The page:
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Rising early each day to dress and shave, George Washington scrupulously maintained the clean-shaven appearance expected of a gentleman in the late eighteenth century. This straight razor, encased in ivory with silver rivets, met Washington's criteria for elegant but plain possessions. Washington may have also valued the razor as a token of French support during the American Revolution. The stamped mark on the blade "Langlois/[C * D]UROY" identifies the maker, Langlois, as "Coutelier du Roy" [cutler to the king], a prestigious title that suggests he enjoyed royal patronage.


Steel straight razor with ivory scales; tapering, oblong steel blade with square point attached between two scales at one end with iron rivet; a small ivory spacer at the opposite end separates the two scales, and all are held together by another iron rivet; four silver bosses surround the ends of the rivets on the exterior of the scales; blade stamped with maker's mark on one side near its base.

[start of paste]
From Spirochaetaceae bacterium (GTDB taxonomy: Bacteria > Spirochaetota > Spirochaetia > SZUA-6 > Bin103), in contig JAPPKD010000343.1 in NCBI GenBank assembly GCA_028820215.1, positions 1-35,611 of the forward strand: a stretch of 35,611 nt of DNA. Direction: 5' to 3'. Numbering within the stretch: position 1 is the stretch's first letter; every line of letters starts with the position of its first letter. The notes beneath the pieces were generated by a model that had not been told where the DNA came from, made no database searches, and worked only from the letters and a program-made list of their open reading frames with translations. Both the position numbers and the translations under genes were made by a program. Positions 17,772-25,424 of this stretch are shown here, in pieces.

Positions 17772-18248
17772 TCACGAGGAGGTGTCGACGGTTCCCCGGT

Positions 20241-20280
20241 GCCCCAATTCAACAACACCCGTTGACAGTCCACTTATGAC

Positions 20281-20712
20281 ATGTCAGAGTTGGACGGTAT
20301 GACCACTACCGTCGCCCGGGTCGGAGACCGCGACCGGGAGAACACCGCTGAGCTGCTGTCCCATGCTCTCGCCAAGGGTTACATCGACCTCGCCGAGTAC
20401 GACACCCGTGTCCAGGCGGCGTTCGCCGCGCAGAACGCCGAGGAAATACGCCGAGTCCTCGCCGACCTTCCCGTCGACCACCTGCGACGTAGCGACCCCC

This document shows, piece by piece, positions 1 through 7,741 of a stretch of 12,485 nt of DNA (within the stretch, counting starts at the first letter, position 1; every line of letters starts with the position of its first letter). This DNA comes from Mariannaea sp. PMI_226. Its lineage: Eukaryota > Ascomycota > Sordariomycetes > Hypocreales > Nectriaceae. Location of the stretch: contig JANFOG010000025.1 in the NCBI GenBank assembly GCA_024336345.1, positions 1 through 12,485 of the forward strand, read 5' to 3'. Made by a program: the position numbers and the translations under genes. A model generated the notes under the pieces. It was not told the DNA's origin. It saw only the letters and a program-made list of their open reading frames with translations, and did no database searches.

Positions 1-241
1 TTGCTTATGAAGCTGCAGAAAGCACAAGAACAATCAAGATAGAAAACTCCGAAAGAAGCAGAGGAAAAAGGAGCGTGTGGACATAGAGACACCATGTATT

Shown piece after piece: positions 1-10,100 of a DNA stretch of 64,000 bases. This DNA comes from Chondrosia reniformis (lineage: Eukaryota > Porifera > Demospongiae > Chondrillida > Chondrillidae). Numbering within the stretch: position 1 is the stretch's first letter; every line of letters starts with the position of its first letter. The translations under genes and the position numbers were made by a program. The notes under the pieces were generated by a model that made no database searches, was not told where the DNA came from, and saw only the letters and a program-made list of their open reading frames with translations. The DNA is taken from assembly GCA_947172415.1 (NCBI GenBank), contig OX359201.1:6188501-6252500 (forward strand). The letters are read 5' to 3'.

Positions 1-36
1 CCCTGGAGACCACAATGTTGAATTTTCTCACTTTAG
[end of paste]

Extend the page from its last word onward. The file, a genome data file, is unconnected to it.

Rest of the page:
c. 1790




Ivory, steel, silver, iron


Overall (Closed): 5/16 in. x 6 3/16 in. x 1 1/8 in. (0.79 cm x 15.72 cm x 2.87 cm)
Overall (Open): 3/8 in. x 10 11/16 in. x 11/16 in. (0.97 cm x 27.15 cm x 1.75 cm)

Credit Line

Gift of Mrs. Alexander Boyd Andrews, Vice Regent for North Carolina, 1912


Stamped on blade: "LANGLOIS [fleur de lys symbol] / [C * D]UROY"

Object Number


Colors (Beta)

Mount Vernon's object research is ongoing and information about this object is subject to change. For information on image use and reproductions, click here.
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